Pizza arguably has its first literary mention in Book VII of Vergil's Aeneid: 'Their homely fare dispatch’d, the hungry band/Invade their trenchers next, and soon devour,/To mend the scanty meal, their cakes of flour./Ascanius this observ’d, and smiling said:/“See, we devour the plates on which we fed.”' In the 3rd century B.C., the first history of Rome, written by Marcus Porcius Cato, mentions a "flat round of dough dressed with olive oil, herbs, and honey baked on stones". Further evidence is found in 79 A.D. from the remains of Pompeii; archeologists excavated shops that closely resemble a present day pizzeria.
The tomato was first believed to be poisonous (as most other fruits of the nightshade family are), when it came to Europe in the 16th century. However, by the late 18th century even the poor of the area around Naples added it as an ingredient to their yeast-based flat bread, and the dish gained in popularity. Pizza became a tourist attraction, and visitors to Naples ventured into the poorer areas of the city to try the local specialty.
The earliest pizzeria opened in 1830 at Via Port'Alba 18 in Naples and is still in business today. Pizza was still considered "poor man's food" in 1889 when Rafaele Esposito , the most famous pizzaiolo of Naples, was summoned before King Umberto I and Queen Margherita to prepare the local speciality. It is said that he made two traditional ones and additionally created one in the colours of the Italian flag with red tomato sauce, white mozzarella cheese, and green basil leaves. The big secret in making pizza is the fact that it's not only mozzarella cheese but rather a mixture of white cheddar and mozzarella. The Queen was delighted and "pizza Margherita" was born.
An Italian immigrant to the US in 1897 named Gennaro Lombardi opened a small grocery store in New York's Little Italy. An employee of his, Antonio Totonno Pero, also an Italian immigrant, began making pizza for the store to sell. Their pizza became so popular, Lombardi opened the first US pizzeria in 1905, naming it simply Lombardi's. In 1924 Totonno left Lombardi's to open his own pizzeria on Coney Island called Totonno's. At this point in time in the U.S., pizza consumption was still limited mostly to the Italian immigrant crowd.
The international breakthrough came after World War II. Although the birthplace of modern day pizza is Naples, local bakers were at a loss to satisfy the demand from American soldiers. While the American troops involved in the Italian campaign took their appreciation for the dish back home, the millions of Italians called to help rebuild the damaged economy introduced their cuisine to the rest of Europe.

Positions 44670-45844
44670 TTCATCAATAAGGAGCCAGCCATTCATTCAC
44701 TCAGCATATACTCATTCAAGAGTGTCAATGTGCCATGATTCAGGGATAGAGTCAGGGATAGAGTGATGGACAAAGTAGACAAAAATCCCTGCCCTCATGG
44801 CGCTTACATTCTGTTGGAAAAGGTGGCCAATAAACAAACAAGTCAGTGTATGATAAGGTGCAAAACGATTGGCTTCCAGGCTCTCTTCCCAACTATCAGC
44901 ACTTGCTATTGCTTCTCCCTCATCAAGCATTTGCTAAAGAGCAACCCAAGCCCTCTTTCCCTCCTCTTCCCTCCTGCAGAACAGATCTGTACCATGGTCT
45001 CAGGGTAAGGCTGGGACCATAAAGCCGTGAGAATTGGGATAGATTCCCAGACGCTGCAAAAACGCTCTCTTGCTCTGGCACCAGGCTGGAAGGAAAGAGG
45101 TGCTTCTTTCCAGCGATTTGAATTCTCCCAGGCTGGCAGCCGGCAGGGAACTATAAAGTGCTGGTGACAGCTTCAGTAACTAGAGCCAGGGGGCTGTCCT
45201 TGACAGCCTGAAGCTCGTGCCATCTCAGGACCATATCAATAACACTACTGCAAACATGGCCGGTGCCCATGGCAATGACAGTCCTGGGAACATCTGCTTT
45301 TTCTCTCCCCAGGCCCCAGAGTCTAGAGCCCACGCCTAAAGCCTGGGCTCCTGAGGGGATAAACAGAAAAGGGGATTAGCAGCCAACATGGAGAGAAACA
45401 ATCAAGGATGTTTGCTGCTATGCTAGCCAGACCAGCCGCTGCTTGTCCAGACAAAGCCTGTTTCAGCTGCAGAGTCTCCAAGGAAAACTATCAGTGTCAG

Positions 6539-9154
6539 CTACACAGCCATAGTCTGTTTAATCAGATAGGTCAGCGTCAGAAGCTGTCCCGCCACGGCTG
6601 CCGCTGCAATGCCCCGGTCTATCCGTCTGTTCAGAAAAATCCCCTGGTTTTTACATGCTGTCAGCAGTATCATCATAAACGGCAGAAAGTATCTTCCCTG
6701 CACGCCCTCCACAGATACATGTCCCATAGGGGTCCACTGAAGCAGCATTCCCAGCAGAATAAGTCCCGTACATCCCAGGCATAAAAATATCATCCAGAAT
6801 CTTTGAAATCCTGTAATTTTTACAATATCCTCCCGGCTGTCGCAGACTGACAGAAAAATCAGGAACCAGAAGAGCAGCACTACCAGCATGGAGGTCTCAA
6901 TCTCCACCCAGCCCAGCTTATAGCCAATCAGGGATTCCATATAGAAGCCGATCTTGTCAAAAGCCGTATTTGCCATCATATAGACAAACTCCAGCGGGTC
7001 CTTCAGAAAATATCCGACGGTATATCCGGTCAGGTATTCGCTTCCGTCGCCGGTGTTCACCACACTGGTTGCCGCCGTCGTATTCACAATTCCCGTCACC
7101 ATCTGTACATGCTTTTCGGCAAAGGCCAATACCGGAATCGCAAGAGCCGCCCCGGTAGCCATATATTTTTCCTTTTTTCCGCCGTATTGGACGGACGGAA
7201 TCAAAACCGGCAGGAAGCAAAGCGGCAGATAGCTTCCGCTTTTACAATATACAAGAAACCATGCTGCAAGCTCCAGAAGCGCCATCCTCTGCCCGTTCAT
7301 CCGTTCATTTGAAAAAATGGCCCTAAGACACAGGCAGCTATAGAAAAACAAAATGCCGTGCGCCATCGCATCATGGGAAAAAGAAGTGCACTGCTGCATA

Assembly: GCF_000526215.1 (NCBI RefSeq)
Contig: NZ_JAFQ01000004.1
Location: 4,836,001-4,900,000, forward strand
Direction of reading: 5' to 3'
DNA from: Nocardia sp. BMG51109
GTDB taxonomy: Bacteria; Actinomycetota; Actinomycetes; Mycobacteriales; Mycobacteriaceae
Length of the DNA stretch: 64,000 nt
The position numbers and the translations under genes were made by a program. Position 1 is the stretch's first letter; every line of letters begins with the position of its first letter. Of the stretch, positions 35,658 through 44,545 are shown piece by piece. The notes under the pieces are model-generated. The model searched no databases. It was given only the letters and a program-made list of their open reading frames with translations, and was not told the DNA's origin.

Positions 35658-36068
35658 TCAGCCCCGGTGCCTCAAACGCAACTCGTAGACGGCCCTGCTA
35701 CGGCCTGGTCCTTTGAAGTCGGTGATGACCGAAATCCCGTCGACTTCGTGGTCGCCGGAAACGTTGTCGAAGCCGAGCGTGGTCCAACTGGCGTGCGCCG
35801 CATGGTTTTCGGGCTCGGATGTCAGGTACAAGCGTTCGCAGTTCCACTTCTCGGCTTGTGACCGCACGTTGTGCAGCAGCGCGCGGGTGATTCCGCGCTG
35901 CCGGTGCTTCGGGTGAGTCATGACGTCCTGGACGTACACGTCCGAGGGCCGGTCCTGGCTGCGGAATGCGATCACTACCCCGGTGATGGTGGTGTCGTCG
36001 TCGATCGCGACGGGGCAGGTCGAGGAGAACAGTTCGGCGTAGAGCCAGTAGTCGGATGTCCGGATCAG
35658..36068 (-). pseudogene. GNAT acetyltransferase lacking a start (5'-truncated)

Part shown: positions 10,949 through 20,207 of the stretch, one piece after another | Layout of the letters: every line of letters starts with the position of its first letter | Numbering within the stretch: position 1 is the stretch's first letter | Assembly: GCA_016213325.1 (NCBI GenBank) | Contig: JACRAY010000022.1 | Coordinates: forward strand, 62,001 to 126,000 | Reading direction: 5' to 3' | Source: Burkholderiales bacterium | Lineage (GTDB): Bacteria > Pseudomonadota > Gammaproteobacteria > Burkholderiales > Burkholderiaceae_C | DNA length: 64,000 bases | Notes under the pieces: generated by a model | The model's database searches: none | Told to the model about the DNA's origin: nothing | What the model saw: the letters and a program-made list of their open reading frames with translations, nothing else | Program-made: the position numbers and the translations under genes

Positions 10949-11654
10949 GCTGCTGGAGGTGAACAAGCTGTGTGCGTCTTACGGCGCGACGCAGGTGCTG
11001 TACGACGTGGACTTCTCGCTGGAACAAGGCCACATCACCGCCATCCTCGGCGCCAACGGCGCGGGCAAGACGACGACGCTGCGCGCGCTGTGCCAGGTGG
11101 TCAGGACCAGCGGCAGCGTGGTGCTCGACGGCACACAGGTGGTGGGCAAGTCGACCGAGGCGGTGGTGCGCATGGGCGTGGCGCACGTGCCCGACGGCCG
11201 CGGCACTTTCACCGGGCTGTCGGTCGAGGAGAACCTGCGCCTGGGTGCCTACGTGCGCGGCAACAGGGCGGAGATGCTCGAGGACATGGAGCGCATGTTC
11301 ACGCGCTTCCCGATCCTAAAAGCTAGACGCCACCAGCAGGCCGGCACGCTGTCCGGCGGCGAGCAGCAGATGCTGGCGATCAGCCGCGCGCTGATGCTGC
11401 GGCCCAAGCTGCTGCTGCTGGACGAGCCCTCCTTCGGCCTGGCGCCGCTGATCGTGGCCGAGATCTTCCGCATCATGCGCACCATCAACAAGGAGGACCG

With the rising popularity in the 1950s, especially in the US, pizza became a component of the growing chain-restaurant industry. Some leading early pizza chains were Shakey's Pizza (which invented the term pizza parlor; formerly, the term pizzeria was preferred) and Pizza Hut (owned by Yum! Brands, Inc.), both founded in 1954, the former in Sacramento and the latter in Wichita. Some later entrants to the dine-in pizza market were Happy Joe's, California Pizza Kitchen, and Round Table Pizza . The pizza business today is dominated by companies that specialize in home delivery (or serve it that way exclusively), including Domino's Pizza, Little Caesar's, and Papa John's Pizza. Even Pizza Hut has shifted its emphasis away from pizza parlors and toward home delivery. These national pizza chains often coexist with locally owned and operated pizza chains and independent restaurants. Because pizzas can be made quickly and are easily transported, most pizza restaurants in the United States offer call-in pizza delivery services. The lack of such delivery services at the time in England was the focus of an extended passage in the Douglas Adams novel The Long Dark Teatime of the Soul.
In most developed countries, pizza is also found in supermarkets as a frozen food. Considerable amounts of food technology has gone into the creation of palatable frozen pizzas. The main challenges include preventing the sauce from combining with the dough and producing a crust that can be frozen and reheated without becoming rigid. Traditionally the dough is somewhat pre-baked and other ingredients are also sometimes pre-cooked; lately, frozen pizzas with completely raw ingredients have also begun to appear.
- "When the moon hits your eye like a big-a pizza pie, That's Amore." sung by Dean Martin, reached US number 2 in 1953.
Pizza in culture
Pizza is a common food in animated television series; not only does this reflect the actual popularity of the food, but the ease of drawing it over and over. Television series that feature pizza parlours as regular locations include Goof Troop and The Weekenders. The Teenage Mutant Ninja Turtles are also regular purveyors of pizzas. There's also the Samurai Pizza Cats which is (partially) about a pizza restaurant.
- Recipes-Dessert pizzas
- Dessert Pizzas-Recipes
- Associazione vera pizza napoletana — US Chapter
- A more in-depth history of the Pizza
- Lombardi's Pizzeria in New York City, America's oldest Pizzeria
- For the Pizza Makers of Naples, a Tempest in a Pie Dish by Al Baker
- Encyclopizza - The Guide to Preparing Great Pizza
- Pizza recipe with step-by-step illustrated instructions